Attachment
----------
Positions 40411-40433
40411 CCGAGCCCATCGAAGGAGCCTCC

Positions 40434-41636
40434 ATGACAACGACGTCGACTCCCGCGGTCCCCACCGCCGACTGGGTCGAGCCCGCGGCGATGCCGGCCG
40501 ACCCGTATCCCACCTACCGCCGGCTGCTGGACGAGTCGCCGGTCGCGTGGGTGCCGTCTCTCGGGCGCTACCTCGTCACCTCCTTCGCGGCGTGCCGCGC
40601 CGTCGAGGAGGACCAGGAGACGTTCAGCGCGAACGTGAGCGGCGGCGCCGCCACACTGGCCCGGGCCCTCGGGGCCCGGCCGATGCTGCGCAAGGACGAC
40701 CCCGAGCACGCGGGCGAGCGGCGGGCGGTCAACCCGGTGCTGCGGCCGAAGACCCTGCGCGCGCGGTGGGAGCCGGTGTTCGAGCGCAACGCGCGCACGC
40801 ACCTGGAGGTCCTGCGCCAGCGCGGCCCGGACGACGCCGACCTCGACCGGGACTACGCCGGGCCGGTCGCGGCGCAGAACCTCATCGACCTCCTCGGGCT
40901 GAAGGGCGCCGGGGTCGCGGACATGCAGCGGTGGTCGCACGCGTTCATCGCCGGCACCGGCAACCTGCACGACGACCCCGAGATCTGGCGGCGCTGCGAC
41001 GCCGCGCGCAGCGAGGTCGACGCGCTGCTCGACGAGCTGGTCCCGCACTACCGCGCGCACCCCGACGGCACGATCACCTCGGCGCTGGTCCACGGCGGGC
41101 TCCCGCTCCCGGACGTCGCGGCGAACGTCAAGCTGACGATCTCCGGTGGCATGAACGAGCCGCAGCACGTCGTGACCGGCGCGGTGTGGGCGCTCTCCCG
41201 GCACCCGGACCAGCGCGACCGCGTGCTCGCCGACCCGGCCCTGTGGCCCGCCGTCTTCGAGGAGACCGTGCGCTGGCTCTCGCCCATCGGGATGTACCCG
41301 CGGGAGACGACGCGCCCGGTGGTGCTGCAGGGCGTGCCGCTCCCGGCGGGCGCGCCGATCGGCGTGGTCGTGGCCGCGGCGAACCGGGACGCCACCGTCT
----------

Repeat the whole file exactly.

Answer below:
Positions 40411-40433
40411 CCGAGCCCATCGAAGGAGCCTCC

Positions 40434-41636
40434 ATGACAACGACGTCGACTCCCGCGGTCCCCACCGCCGACTGGGTCGAGCCCGCGGCGATGCCGGCCG
40501 ACCCGTATCCCACCTACCGCCGGCTGCTGGACGAGTCGCCGGTCGCGTGGGTGCCGTCTCTCGGGCGCTACCTCGTCACCTCCTTCGCGGCGTGCCGCGC
40601 CGTCGAGGAGGACCAGGAGACGTTCAGCGCGAACGTGAGCGGCGGCGCCGCCACACTGGCCCGGGCCCTCGGGGCCCGGCCGATGCTGCGCAAGGACGAC
40701 CCCGAGCACGCGGGCGAGCGGCGGGCGGTCAACCCGGTGCTGCGGCCGAAGACCCTGCGCGCGCGGTGGGAGCCGGTGTTCGAGCGCAACGCGCGCACGC
40801 ACCTGGAGGTCCTGCGCCAGCGCGGCCCGGACGACGCCGACCTCGACCGGGACTACGCCGGGCCGGTCGCGGCGCAGAACCTCATCGACCTCCTCGGGCT
40901 GAAGGGCGCCGGGGTCGCGGACATGCAGCGGTGGTCGCACGCGTTCATCGCCGGCACCGGCAACCTGCACGACGACCCCGAGATCTGGCGGCGCTGCGAC
41001 GCCGCGCGCAGCGAGGTCGACGCGCTGCTCGACGAGCTGGTCCCGCACTACCGCGCGCACCCCGACGGCACGATCACCTCGGCGCTGGTCCACGGCGGGC
41101 TCCCGCTCCCGGACGTCGCGGCGAACGTCAAGCTGACGATCTCCGGTGGCATGAACGAGCCGCAGCACGTCGTGACCGGCGCGGTGTGGGCGCTCTCCCG
41201 GCACCCGGACCAGCGCGACCGCGTGCTCGCCGACCCGGCCCTGTGGCCCGCCGTCTTCGAGGAGACCGTGCGCTGGCTCTCGCCCATCGGGATGTACCCG
41301 CGGGAGACGACGCGCCCGGTGGTGCTGCAGGGCGTGCCGCTCCCGGCGGGCGCGCCGATCGGCGTGGTCGTGGCCGCGGCGAACCGGGACGCCACCGTCT